HR in 90 Seconds - September 2018Posted in : Supplementary Articles ROI on 28 September 2018 Issues covered:
In this month’s ‘HR in 90 seconds…’ we are looking at probation periods; differences in employment law depending on your jurisdiction and the dangers of emailing outside working hours.
We have a number of excellent resources on our Employment Law Hub but we know you are short for time so we have reviewed them and brought together the key points to help you stay up to speed. If you have more time you can follow the relevant links for more information on each issue.
This month’s takeaway points include:
- Key points on how to ensure that probation periods work:
- Update on jurisdictional changes in employment law;
- The danger of allowing staff to work outside contractual working hours.
Probation periods are essential to the recruitment process and are also consistently one of the top searched subject on the Legal Island hub. Getting to know someone takes time – longer than just the time involved in an interview process. No matter how thorough your selection process, you won’t know how your new recruit performs until they arrive and get started. Using a probation period gives you an extra chance to check that the candidate is indeed a good fit. Likewise, your employee might like the opportunity to ensure they’ve made the right decision in accepting the job.
Bright HR offers key advice for probation periods including:
- Support the employee to learn about the company’s culture and values
- Help them understand the role more fully
- Keep communication clear
- Be clear on what is expected during this period
- Hold review meetings
Bright HR also follow this article by providing some typical questions that can be used when conducting a probation review period. They recommend a 3 – 6 month duration depending on the role and that any problems should be dealt with as quickly as possible and ensure that you follow due process where a dismissal becomes necessary. However we commonly get asked by subscribers about what process is acceptable for an employer in the situation where a dismissal does become necessary during the probation period.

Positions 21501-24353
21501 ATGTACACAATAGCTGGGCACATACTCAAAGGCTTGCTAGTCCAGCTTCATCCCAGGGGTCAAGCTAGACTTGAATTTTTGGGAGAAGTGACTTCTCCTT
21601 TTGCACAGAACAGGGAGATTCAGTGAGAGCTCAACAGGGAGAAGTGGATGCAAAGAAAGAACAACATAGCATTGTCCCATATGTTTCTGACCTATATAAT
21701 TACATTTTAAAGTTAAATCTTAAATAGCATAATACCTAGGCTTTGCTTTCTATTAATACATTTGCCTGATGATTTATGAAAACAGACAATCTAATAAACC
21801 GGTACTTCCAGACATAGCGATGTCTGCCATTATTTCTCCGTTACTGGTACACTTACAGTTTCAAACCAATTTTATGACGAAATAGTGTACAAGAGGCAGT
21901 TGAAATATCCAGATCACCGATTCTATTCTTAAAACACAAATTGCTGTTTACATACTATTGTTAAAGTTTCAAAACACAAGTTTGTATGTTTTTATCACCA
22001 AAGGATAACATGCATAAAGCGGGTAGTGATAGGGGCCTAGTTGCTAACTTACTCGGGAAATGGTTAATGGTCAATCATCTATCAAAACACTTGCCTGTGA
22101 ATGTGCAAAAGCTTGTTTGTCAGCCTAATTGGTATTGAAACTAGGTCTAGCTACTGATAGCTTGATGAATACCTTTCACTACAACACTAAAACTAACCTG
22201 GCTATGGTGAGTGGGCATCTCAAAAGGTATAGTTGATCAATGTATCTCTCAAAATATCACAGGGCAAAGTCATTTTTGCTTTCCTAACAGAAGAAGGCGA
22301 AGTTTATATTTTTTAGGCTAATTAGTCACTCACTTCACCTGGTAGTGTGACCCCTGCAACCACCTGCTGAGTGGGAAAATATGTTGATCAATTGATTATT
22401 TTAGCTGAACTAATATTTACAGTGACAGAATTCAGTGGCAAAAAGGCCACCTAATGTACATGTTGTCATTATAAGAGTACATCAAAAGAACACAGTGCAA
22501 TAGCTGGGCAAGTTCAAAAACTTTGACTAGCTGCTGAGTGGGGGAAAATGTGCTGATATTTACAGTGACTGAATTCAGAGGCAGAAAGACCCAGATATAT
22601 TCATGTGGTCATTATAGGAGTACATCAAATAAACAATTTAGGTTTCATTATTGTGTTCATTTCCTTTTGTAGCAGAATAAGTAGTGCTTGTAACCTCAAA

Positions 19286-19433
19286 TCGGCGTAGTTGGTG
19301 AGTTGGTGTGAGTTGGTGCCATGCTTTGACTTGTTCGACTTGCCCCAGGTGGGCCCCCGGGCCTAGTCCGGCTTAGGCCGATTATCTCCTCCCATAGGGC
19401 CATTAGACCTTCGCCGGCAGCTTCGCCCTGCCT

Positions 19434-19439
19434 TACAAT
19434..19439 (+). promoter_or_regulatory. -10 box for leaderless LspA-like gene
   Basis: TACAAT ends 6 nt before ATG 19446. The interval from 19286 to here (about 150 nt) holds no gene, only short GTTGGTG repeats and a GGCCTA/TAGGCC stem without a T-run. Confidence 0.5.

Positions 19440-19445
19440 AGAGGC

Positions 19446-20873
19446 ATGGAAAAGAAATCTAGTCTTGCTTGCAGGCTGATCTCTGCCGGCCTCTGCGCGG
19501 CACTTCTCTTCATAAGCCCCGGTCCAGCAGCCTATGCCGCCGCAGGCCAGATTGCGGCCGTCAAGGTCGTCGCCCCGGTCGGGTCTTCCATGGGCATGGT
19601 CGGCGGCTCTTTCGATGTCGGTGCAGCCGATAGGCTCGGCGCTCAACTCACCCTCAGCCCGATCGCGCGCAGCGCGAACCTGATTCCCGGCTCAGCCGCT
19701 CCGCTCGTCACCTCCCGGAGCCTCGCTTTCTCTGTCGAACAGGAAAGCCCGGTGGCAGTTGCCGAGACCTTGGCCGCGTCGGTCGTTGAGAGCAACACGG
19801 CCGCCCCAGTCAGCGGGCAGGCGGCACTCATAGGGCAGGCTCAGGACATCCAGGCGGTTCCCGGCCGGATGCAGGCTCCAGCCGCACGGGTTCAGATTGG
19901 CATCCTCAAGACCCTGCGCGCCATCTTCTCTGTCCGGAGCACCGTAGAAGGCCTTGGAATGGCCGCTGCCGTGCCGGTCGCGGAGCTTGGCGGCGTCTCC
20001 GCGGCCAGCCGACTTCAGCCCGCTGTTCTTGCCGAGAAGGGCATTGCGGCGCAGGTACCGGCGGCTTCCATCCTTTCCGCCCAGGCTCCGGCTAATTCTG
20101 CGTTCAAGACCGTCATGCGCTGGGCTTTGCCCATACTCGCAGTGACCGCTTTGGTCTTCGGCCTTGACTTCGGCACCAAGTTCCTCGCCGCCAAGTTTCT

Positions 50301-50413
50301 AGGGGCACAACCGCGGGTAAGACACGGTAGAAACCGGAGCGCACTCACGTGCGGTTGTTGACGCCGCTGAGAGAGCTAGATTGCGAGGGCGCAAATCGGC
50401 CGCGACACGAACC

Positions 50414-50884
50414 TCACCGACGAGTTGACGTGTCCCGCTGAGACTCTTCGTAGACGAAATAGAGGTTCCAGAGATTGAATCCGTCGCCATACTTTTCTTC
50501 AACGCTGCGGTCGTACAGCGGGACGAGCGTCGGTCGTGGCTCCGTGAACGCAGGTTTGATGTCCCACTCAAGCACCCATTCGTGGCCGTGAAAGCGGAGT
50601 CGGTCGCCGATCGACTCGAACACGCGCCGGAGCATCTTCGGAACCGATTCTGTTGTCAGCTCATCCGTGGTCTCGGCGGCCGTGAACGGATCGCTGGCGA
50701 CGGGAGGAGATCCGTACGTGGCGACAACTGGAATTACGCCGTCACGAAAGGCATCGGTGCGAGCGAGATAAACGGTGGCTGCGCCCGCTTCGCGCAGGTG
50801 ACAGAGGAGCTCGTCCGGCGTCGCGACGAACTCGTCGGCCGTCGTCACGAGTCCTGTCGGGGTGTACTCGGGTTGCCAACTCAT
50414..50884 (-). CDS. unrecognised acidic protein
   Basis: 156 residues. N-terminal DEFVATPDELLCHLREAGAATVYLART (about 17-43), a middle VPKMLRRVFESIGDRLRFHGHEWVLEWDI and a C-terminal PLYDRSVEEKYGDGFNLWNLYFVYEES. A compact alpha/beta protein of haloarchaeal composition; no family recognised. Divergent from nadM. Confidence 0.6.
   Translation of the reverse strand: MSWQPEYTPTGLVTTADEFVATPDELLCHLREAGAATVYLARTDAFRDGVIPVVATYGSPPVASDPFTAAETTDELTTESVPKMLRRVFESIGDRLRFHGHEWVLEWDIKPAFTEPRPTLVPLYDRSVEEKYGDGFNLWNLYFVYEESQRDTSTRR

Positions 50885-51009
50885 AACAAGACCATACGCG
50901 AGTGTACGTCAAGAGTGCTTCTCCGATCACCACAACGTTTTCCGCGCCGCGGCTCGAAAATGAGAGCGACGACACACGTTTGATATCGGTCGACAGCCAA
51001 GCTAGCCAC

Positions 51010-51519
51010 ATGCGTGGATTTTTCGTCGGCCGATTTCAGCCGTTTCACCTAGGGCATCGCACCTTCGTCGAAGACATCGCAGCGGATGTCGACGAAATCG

The Legal Island experts provide regular advice on the hub to assist with this, Laura Graham from Reddy Charlton Solicitors reminds us that it is not until a candidate starts a role that an employer gets a real opportunity to assess the employee’s suitability for the position. Laura also advises that having a probationary clause in a contract of employment is a useful tool for employers, so long as they are used correctly.
Comparative Employment Law Table: Ireland, Northern Ireland and Great Britain
The Legal Island Comparative Employment Law Table was updated last month, it sets out recent employment law developments between the three employment law jurisdictions of Ireland, Northern Ireland and Great Britain.
Here is a quick round up of the areas of main developments:
- Republic of Ireland - there have been many developments in relation to equality laws in particular (parental rights, retirement, gender pay gap reporting and more) but there have also been changes or proposals regarding zero hour contracts and a-typical working, whistleblowing, Codes of Practice, National Minimum Wage rates.